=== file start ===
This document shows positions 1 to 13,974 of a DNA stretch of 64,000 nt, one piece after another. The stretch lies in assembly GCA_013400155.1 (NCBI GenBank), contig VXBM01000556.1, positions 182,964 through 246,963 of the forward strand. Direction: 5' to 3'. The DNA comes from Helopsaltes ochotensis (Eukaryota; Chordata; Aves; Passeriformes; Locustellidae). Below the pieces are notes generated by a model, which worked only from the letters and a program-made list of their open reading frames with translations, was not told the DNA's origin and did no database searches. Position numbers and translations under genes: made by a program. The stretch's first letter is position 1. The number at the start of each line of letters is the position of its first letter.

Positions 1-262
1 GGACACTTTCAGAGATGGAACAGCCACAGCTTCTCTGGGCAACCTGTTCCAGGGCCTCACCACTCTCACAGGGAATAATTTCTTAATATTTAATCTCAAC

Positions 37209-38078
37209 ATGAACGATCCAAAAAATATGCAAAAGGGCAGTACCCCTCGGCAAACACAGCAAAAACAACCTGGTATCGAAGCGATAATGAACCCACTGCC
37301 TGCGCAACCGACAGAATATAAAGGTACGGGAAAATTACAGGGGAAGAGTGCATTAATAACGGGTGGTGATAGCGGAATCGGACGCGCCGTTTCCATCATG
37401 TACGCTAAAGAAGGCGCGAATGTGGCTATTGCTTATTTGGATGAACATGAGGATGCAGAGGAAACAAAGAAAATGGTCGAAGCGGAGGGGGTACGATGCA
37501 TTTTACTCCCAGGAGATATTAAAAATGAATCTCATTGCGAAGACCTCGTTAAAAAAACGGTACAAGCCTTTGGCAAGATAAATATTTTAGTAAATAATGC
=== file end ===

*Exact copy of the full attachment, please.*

This document shows positions 1 to 13,974 of a DNA stretch of 64,000 nt, one piece after another. The stretch lies in assembly GCA_013400155.1 (NCBI GenBank), contig VXBM01000556.1, positions 182,964 through 246,963 of the forward strand. Direction: 5' to 3'. The DNA comes from Helopsaltes ochotensis (Eukaryota; Chordata; Aves; Passeriformes; Locustellidae). Below the pieces are notes generated by a model, which worked only from the letters and a program-made list of their open reading frames with translations, was not told the DNA's origin and did no database searches. Position numbers and translations under genes: made by a program. The stretch's first letter is position 1. The number at the start of each line of letters is the position of its first letter.

Positions 1-262
1 GGACACTTTCAGAGATGGAACAGCCACAGCTTCTCTGGGCAACCTGTTCCAGGGCCTCACCACTCTCACAGGGAATAATTTCTTAATATTTAATCTCAAC

Positions 37209-38078
37209 ATGAACGATCCAAAAAATATGCAAAAGGGCAGTACCCCTCGGCAAACACAGCAAAAACAACCTGGTATCGAAGCGATAATGAACCCACTGCC
37301 TGCGCAACCGACAGAATATAAAGGTACGGGAAAATTACAGGGGAAGAGTGCATTAATAACGGGTGGTGATAGCGGAATCGGACGCGCCGTTTCCATCATG
37401 TACGCTAAAGAAGGCGCGAATGTGGCTATTGCTTATTTGGATGAACATGAGGATGCAGAGGAAACAAAGAAAATGGTCGAAGCGGAGGGGGTACGATGCA
37501 TTTTACTCCCAGGAGATATTAAAAATGAATCTCATTGCGAAGACCTCGTTAAAAAAACGGTACAAGCCTTTGGCAAGATAAATATTTTAGTAAATAATGC